He had lunged at it. Swiping the little, cool metal piece up in trembling hands, he tilted his head down and listened.

Tick, tick, tick.

He nearly wept again. It was just half a second too slow. Choking and then clearing his throat, his eyes had darted around to find something with which to unscrew the back—not just any tool would do if he meant to keep it undamaged. He rooted through the room but found nothing. Attaching the watch chain to one of his black buttons, he put the time piece in his pea coat pocket and headed out in search of a little screwdriver.

This wide and obsessive search kept him occupied for days. He collected multiple tools—magnifying glasses, screwdrivers, little hammers, delicate jewelry equipment and engraving tools. And he also found more watches and clocks. He took them all back to that first room with the desk, and sat, tinkering with all of them, even those that looked half-smashed. He filled the room with gadgets as one by one he synchronized every watch. The tick, tick, tick grew louder with each accomplishment—they all joined their voices in perfect chorus, as one voice, as he put them to rights, fixed what was broken, and restored their purpose. His hands worked deftly, his attention focused completely.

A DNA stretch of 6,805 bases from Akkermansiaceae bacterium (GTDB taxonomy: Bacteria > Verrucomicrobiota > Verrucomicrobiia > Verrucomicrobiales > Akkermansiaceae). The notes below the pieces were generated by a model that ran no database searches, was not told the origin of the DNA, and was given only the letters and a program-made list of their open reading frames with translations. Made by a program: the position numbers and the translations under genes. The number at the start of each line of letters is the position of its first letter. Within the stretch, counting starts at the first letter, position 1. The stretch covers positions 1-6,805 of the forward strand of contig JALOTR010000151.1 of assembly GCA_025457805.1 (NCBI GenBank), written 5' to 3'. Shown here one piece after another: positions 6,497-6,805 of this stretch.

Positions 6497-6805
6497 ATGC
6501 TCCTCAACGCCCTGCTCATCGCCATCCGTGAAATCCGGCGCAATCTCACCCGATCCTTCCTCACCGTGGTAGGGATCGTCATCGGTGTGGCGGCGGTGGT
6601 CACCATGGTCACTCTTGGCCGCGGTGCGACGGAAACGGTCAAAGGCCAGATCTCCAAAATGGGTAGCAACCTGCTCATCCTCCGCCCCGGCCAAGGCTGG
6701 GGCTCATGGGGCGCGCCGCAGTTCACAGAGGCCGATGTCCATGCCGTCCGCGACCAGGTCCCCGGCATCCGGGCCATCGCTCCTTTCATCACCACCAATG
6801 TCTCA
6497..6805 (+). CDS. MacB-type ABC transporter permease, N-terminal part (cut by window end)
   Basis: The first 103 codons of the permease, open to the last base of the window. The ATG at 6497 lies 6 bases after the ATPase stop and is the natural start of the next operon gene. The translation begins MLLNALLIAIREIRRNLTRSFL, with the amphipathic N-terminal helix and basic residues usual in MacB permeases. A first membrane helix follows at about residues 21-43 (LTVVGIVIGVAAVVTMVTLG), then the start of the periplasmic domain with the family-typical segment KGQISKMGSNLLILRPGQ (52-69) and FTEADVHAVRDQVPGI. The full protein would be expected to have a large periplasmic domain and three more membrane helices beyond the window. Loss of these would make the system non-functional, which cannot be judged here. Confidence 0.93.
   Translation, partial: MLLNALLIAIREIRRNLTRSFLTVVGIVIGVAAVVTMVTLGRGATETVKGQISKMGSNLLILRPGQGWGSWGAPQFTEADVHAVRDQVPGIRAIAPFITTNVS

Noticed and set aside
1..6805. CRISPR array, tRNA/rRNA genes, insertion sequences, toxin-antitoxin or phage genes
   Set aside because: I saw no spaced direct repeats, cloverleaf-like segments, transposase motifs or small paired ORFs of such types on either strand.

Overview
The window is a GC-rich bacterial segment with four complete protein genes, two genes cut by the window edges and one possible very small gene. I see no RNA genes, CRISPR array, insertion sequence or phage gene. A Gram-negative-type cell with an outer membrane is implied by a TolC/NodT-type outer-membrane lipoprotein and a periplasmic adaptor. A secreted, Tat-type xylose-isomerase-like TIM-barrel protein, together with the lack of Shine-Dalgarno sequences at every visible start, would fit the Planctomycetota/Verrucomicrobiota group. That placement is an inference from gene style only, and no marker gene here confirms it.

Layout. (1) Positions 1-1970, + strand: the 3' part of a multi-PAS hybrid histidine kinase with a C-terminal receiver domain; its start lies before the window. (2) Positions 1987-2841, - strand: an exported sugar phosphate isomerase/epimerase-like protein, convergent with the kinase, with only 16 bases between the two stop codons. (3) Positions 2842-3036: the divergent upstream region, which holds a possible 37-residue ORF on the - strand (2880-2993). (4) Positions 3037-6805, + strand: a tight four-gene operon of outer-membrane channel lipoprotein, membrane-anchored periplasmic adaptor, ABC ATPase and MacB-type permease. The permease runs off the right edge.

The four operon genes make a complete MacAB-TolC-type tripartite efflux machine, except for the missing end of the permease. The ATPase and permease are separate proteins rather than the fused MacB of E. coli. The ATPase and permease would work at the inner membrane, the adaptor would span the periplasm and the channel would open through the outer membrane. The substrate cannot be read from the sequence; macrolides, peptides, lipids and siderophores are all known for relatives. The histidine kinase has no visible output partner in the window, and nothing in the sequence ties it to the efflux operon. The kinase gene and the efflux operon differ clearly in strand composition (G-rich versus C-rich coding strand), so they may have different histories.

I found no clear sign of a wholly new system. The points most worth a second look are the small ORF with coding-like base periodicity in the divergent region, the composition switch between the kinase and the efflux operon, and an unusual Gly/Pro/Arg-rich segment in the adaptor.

And thus, he never lost track of time.

A year passed. He learned every corner of this bleak, never-changing city as he searched for more watches and yes, perhaps a doorway that may lead out. He memorized the clouds that drifted past in the same order, in the same direction. He knew each tree, each stone, each crack in the cement.

A second year.

The whole of his room thudded with a steady tick, tick, tick. He loved that sound. His own heart beat in syncopated rhythm to it. It was almost as if someone else sat with him while he worked.


A third year.

He did not mark the days. He did not have to. He knew the passage of time, felt its every movement. But the reason he had been sent here faded away. The place and his existence in it lost its confusion and panic, and settled down into soft, tragic monotony. By the third month of his third year, he had forgotten the sound of his own voice.

By the fifth, he forgot his name.

In the sixth hour of his fifth day of his fourth year, he sat perched behind that desk, working on a wristwatch. It was the third one he had built out of the parts of other useless watches.

Tick, tick, tick.

His pulse beat against the ticking. He felt it in his throat, chest and wrists. He finished the watch. He glanced over it, then set it in a pile atop the others.

Tick, tick, tick.

He heard a sound. He froze.

Tick, tick, tick.


It had had shuddered through the floor, against his chest. In perfect time with his heart.


And then a light. A light he did not see, but it broke through his mind, just behind the corner of his left eye, out of sight. A white, piercing, narrow light.

He stood up, his heart beating fast.

Something had changed.